Theatre review: Cinderella, Aberdeen

Barbara Rafferty, Gillian Parkhouse and Elaine C. Smith. Picture: Donald Stewart
Barbara Rafferty, Gillian Parkhouse and Elaine C. Smith. Picture: Donald Stewart
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OH YES it is; once again, it’s the best, warmest, funniest and glitziest family panto in Scotland.

Cinderella - His Majesty’s Theatre, Aberdeen

* * * *

Other shows have outrageous Dames, fine songs, jolly troupes of dancing children, excellent local jokes, a nasty villain, a sympathetic Buttons-figure, and a gorgeous transformation scene; but Cinderella at His Majesty’s, Aberdeen is the show that has them all, plus a genuine nine-carat star in Elaine C Smith, playing Fairy Mary, Cinderella’s disorganised but sparkling fairy godmother.

Based on the same script as this year’s Perth panto, Alan McHugh’s Cinderella has a strange final twist where the wicked stepmother – here a glamorous Barbara Rafferty – smashes the lost glass slipper before Cinders can even try it on. Directed by Lawrie McNicol, this Cinderella boasts lovely sparkling sets, and loses nothing from the lack, this year, of an extravagant 3D sequence. Jordan Young is now perhaps the best Buttons-figure in Scotland, effortlessly bonding with the audience, and McHugh and sidekick Ian Stuart Robertson are on fine form as twin “monster” ugly sisters, Nessie and Morag.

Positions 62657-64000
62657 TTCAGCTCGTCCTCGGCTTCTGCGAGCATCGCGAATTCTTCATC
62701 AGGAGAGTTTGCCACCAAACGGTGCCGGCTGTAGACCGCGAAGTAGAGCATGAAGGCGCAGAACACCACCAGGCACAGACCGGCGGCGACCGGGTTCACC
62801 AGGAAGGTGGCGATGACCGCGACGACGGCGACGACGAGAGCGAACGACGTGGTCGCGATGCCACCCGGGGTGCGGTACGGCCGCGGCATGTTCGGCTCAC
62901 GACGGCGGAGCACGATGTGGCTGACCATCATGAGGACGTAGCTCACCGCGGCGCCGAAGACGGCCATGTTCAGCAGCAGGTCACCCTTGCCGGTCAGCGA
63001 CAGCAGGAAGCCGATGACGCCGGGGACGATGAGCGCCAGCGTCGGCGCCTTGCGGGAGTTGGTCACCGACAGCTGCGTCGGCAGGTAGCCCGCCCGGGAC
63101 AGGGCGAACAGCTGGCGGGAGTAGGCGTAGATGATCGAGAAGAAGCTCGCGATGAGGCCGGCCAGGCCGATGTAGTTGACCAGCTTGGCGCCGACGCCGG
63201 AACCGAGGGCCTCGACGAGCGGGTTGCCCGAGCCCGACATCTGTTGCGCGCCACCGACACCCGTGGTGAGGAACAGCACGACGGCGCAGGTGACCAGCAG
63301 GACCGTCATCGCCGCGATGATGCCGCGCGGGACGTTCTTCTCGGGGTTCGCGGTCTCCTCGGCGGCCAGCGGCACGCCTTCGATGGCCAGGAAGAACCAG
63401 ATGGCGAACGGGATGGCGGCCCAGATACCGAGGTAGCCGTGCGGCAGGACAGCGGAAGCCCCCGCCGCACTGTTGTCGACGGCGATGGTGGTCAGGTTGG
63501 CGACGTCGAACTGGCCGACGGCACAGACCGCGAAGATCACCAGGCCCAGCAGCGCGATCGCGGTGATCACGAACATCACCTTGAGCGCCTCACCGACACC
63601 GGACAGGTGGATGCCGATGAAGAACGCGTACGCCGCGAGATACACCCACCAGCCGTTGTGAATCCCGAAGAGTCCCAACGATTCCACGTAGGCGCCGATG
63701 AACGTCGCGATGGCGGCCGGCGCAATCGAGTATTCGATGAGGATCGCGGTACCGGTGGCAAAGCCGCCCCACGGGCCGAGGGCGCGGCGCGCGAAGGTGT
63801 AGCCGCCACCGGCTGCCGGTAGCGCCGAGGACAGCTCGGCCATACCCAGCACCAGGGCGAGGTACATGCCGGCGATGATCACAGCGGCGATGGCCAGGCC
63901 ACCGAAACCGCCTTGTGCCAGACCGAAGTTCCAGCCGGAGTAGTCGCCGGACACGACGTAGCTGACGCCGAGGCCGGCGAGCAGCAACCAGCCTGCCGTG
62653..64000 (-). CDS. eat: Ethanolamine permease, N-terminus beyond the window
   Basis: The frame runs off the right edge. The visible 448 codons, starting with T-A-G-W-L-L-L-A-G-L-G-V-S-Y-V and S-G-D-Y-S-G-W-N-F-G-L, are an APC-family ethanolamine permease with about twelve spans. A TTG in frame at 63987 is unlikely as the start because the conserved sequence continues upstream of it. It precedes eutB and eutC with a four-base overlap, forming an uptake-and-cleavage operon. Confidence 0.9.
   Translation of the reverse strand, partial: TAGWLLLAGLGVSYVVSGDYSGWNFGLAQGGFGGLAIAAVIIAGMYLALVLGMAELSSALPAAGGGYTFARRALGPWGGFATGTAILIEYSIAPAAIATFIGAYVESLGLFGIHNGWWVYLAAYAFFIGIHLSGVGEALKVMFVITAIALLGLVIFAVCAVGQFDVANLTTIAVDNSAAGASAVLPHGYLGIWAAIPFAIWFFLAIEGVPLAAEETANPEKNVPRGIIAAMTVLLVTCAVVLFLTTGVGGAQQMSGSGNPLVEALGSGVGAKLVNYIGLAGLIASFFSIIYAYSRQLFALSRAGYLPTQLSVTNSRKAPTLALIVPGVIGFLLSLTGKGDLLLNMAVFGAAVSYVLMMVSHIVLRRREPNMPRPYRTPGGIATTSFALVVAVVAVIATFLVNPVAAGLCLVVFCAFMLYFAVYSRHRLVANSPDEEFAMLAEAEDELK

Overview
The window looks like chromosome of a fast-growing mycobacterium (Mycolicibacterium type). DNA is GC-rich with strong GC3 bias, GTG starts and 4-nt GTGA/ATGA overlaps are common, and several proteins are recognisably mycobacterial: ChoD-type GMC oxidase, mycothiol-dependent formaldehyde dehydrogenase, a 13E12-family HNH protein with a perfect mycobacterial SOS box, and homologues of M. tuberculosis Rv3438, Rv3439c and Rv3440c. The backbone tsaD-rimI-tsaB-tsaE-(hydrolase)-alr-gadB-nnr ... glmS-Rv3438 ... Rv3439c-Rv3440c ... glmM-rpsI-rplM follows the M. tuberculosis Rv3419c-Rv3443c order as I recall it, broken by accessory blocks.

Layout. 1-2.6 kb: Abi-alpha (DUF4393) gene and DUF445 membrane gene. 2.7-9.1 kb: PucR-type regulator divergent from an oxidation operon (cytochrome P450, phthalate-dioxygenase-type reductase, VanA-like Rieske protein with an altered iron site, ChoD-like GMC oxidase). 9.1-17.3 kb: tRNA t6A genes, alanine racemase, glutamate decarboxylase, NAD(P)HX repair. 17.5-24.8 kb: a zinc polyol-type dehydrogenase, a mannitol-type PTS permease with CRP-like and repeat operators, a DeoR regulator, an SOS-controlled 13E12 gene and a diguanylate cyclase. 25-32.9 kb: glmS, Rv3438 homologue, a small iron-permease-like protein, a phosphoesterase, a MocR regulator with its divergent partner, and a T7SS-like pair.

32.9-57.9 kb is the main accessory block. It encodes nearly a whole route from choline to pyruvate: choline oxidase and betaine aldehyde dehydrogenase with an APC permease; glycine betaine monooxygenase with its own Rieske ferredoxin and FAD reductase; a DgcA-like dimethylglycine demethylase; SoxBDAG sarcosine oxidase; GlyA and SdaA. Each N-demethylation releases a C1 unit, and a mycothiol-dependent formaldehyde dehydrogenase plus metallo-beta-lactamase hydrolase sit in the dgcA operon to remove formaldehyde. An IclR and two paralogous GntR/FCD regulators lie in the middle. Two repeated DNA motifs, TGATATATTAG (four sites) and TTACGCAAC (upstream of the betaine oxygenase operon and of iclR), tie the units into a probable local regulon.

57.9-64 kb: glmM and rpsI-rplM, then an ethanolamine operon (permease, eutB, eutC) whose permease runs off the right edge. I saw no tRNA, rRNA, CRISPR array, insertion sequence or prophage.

The defining characteristic of this show, though, is its strong sense of place, as a panto for the north-east; the script spins the place-name jokes with relentless energy, and Fairy Mary – dressed up as Gladys Knight – delivers a brand-new take on her great spoof torch-song, The Midnight Train To Huntly. It’s all classic family fun, with an elegant five-piece band in the pit; and a fine demonstration that if you stick to the story, remember to stuff it with good jokes, and employ some A-list showbiz talent in the leading roles, then it’s hard to go wrong with a big traditional panto, even in 2013.